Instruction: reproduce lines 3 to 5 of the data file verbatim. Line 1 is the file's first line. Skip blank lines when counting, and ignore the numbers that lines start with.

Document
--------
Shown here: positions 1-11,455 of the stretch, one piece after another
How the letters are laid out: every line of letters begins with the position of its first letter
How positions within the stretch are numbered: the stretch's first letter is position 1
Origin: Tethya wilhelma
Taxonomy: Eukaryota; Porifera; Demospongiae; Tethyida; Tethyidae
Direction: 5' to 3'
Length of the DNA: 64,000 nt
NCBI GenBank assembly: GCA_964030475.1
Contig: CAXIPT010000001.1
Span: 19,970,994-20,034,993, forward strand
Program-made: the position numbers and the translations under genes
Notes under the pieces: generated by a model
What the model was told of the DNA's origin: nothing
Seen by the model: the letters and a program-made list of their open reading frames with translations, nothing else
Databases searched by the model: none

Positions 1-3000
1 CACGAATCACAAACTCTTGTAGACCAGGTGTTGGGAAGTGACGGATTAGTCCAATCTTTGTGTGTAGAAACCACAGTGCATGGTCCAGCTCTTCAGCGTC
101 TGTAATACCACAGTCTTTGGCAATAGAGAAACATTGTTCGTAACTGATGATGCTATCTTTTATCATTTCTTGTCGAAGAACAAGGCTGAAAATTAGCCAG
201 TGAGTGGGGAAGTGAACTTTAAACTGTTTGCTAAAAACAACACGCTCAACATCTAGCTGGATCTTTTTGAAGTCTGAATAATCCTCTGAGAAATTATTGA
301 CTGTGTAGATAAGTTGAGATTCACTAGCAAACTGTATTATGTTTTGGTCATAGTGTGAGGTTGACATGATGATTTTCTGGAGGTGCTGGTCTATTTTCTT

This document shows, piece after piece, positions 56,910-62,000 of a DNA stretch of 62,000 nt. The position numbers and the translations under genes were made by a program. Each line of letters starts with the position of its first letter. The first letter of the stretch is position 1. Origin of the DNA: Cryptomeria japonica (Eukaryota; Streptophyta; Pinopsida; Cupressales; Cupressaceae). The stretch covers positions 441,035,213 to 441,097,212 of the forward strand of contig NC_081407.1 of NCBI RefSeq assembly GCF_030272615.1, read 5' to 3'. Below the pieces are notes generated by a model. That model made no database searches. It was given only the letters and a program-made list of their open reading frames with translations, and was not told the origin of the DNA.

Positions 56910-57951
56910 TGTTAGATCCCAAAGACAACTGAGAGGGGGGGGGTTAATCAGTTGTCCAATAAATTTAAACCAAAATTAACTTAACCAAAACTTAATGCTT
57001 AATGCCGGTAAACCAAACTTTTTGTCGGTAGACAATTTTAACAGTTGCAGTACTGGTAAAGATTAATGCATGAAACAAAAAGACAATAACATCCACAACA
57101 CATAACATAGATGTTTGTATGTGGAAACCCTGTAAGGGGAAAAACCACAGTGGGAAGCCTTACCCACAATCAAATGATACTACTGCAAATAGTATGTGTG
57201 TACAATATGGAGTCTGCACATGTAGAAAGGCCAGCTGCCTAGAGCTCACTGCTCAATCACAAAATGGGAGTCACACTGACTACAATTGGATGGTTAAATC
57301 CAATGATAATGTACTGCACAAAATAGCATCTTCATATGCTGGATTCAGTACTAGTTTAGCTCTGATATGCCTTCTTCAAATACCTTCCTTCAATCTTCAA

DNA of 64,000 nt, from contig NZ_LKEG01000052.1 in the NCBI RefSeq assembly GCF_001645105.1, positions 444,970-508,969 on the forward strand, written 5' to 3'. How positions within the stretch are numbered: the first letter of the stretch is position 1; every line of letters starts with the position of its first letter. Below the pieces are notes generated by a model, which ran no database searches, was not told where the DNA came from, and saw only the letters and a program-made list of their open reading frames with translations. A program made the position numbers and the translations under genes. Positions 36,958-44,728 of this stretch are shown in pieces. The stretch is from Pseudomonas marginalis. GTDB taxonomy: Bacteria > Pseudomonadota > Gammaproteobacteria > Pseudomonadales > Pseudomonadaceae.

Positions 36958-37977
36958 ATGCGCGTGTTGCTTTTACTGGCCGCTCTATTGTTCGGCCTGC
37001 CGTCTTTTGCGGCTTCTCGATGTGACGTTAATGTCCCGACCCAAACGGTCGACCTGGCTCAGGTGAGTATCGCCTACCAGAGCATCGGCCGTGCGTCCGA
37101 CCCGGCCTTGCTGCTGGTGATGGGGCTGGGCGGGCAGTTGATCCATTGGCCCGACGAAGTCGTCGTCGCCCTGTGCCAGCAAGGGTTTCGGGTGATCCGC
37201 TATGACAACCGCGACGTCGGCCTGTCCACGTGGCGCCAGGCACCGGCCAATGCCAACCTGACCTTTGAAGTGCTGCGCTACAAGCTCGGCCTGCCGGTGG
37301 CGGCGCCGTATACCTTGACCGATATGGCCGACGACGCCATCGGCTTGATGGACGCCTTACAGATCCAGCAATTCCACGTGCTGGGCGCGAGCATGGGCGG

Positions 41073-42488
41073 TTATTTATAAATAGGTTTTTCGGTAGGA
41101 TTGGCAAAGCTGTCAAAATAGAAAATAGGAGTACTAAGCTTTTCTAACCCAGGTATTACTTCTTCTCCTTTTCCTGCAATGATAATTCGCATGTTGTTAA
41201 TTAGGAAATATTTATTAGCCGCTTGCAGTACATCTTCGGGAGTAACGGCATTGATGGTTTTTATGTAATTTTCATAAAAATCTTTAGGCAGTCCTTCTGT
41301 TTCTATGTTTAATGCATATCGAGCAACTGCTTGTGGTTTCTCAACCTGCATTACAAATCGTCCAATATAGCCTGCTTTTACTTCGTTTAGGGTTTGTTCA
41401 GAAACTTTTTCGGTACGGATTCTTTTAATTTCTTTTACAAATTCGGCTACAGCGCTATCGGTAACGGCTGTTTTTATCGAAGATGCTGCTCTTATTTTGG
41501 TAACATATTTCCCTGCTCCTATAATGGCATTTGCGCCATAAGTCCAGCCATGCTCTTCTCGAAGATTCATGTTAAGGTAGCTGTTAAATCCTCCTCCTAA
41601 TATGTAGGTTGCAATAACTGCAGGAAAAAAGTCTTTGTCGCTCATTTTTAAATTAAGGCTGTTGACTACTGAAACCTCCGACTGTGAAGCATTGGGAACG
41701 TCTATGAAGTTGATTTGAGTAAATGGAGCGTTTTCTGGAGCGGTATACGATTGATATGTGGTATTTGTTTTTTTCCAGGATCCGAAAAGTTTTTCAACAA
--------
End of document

How positions within the stretch are numbered: the stretch's first letter is position 1
Origin: Tethya wilhelma
Taxonomy: Eukaryota; Porifera; Demospongiae; Tethyida; Tethyidae